- Since most yurts are in established state parks, there is always a restroom--with sinks and showers--nearby, probably along with a spout of running potable water somewhere. This is very essential. While this trip made us excited about camping, we're not exactly thrilled to be wiping our butts with leaves yet, aright. And if you're tent-camping not at a state park with all this stuff, you have to be even more prepared and bring more stuff, especially water, for washing stuff, cooking, and of course consuming.
- Cheaper! (Once you buy all the camping equipment, of course, which is not cheap.) If you find a fee site, here in Oregon it's normally only around $5-$10 for a site to camp, whereas it ranges from $25-$40 to rent a yurt, or I've seen it even higher in other states like Washington. I also discovered this trip that there are some sites where you don't have to pay a fee at all, such as the small site where we stayed.
- Much more availability. There are a limited number of yurts, mainly just in state parks, and they fill up fast. In comparison, there are probably 120938248973487 places to set up a tent in this state.
- If you are NOT afraid of bears, you may feel closer to nature in a tent, and I feel like they can be surprisingly and enjoyably cozy and special-feeling. Unless you have a sleeping partner that rolls you into a corner of the tent and refuses to wake up or move despite your pathetic whispering and whining. Then, you might feel claustrophobic. Just sayin'
- Rolling up your sleeping bag (and your tent) into the little bag it's supposed to magically fit back in. It's clear some magic machine fit these things into these bags at the manufacturer, and then you buy it and are all HEY, LOOK AT HOW COMPACT AND CONVENIENT THIS BAG IS. THIS IS HOW THEY GET YOU. IT IS IMPOSSIBLE TO FIT THESE BACK INTO THESE STUPID #$*&^# BAGS. Okay, maybe not impossible. We normally get it done, somehow, but it takes both of us to work on one sleeping bag at a time and we are normally out of breath at the end of it, and instead of neatly slipping back into the bag, it's normally stuffed in in some type of forced lumpy configuration, which works until the next time we have to take it out of that @#&*$# bag.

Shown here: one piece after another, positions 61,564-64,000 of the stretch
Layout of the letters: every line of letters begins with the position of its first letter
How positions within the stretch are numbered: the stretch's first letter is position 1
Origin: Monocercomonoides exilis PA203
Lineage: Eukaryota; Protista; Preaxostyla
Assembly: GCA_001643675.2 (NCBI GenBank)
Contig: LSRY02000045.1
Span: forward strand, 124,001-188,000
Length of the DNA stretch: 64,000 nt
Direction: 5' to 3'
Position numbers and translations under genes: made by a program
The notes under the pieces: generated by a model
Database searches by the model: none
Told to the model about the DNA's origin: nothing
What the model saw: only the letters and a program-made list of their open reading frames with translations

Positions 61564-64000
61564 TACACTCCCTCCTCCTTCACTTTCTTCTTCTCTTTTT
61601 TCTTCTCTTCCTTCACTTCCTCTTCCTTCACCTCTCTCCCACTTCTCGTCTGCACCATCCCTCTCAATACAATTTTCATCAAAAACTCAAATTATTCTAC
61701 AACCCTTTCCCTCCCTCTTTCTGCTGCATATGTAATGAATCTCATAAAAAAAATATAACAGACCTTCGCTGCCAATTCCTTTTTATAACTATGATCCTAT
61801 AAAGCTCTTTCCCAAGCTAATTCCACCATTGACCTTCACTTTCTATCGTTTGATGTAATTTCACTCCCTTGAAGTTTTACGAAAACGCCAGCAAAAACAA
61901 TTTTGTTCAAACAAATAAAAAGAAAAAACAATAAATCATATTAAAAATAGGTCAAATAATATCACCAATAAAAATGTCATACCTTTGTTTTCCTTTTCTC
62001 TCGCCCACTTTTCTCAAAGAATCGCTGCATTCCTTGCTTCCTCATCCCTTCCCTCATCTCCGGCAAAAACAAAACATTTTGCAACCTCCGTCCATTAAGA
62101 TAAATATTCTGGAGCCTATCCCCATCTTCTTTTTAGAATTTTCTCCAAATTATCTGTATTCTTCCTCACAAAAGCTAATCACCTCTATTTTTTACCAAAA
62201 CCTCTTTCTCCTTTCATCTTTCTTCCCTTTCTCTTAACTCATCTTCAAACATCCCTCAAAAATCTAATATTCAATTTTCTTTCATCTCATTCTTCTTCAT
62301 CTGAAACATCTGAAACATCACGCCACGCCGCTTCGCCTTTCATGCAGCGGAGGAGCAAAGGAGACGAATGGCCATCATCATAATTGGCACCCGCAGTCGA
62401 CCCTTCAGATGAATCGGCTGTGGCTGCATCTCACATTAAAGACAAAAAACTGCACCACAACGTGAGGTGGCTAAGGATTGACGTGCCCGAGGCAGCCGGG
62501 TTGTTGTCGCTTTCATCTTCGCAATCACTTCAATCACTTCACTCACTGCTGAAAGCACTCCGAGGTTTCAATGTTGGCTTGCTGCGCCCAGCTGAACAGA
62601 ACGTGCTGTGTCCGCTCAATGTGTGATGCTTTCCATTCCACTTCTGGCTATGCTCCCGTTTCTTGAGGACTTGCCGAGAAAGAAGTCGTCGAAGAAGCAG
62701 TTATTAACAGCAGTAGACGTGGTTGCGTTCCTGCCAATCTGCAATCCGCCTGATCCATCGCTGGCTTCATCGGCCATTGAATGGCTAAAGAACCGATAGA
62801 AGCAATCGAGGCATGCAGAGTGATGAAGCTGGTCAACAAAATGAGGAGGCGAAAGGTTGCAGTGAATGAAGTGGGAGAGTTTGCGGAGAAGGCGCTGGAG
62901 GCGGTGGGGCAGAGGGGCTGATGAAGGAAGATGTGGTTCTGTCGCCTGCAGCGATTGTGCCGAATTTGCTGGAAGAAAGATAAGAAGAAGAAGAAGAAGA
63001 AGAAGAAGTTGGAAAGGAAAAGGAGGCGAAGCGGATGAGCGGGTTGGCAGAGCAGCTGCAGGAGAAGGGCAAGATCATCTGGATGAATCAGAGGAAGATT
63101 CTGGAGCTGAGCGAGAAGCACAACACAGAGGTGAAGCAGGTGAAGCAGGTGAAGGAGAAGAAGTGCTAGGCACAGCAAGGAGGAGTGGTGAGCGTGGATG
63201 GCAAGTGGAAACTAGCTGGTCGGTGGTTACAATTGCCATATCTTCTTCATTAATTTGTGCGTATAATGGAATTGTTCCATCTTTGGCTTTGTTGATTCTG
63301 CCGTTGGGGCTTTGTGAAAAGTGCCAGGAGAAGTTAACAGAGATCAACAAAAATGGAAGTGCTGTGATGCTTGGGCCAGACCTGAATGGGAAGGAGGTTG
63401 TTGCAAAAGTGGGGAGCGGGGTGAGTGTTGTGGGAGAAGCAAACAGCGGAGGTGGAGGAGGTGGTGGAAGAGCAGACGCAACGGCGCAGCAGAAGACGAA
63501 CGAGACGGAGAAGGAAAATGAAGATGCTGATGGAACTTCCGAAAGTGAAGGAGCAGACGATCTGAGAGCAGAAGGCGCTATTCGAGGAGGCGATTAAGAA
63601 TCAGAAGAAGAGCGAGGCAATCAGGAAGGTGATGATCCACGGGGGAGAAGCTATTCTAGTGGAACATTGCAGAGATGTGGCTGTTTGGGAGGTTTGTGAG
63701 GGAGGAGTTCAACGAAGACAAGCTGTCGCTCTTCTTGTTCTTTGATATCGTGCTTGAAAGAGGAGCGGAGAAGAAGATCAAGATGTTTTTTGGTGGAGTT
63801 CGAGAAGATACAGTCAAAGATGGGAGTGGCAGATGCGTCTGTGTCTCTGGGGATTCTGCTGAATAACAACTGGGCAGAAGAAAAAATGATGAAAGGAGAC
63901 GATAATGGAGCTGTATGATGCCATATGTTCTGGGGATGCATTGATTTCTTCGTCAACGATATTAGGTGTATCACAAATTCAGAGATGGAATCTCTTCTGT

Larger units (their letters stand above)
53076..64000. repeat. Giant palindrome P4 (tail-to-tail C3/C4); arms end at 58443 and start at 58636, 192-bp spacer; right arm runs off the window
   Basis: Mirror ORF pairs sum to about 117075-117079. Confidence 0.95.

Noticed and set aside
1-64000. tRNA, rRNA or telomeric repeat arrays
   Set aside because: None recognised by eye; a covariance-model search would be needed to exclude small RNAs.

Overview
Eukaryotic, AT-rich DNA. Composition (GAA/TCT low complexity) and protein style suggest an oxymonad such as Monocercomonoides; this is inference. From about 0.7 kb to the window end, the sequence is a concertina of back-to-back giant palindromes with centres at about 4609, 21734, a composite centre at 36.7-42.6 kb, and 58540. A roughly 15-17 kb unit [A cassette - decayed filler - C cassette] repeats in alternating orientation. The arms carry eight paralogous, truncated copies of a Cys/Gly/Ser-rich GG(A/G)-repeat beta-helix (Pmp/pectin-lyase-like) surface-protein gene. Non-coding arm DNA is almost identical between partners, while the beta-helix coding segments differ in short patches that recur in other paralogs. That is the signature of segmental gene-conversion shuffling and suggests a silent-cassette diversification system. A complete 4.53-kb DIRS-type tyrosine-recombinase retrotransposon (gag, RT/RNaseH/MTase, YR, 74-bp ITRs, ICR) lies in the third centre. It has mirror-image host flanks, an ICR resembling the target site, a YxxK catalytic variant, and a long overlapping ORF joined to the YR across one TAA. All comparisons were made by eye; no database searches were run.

- Maybe real camping people are better at this. Don't tell me about it, if you are. The only way they neatly fit back into bags, in my opinion, is magic.
- The aforementioned campfire and camp food. Admittedly, our friends did most of this--the fire-making, and the food-cooking--this time, but I have faith in our ability to become better at both ourselves.
- The greatest allure of camping: the general feeling of being Away From It All, away from any responsibilities or bills or bright lights or people, other than the people who are also enjoying the privilege of being Away From It All along with you. It's a wonderful feeling, and as soon as we came back to Portland, I was surprised at the strong urge I had to just turn around and go right back. Sometimes life just feels better after you spend awhile in the woods.
This camping trip was also great since Kathy's friends from Vet Tech school obviously brought all their dogs (as they do pretty much anywhere they go), and they all have a lot of dogs, and they are all GREAT dogs. Only five are pictured here--there were many more. The only thing that could make any camping trip even better is A WHOLE BUNCH OF GREAT DOGS. SRSLY.
What was also so great about this trip was that it opened up the possibility of much more camping in our future. We are poor, but there are still so many places we want to see in the Northwest, and we are also planning on driving back across the country in a little over a year from now. When we drove here the first time, we stayed in hotels the whole way across, but I don't think our finances can afford that anymore. Being able to camp is opening up a world of nature-y, cheap possibilities. And I am pumped.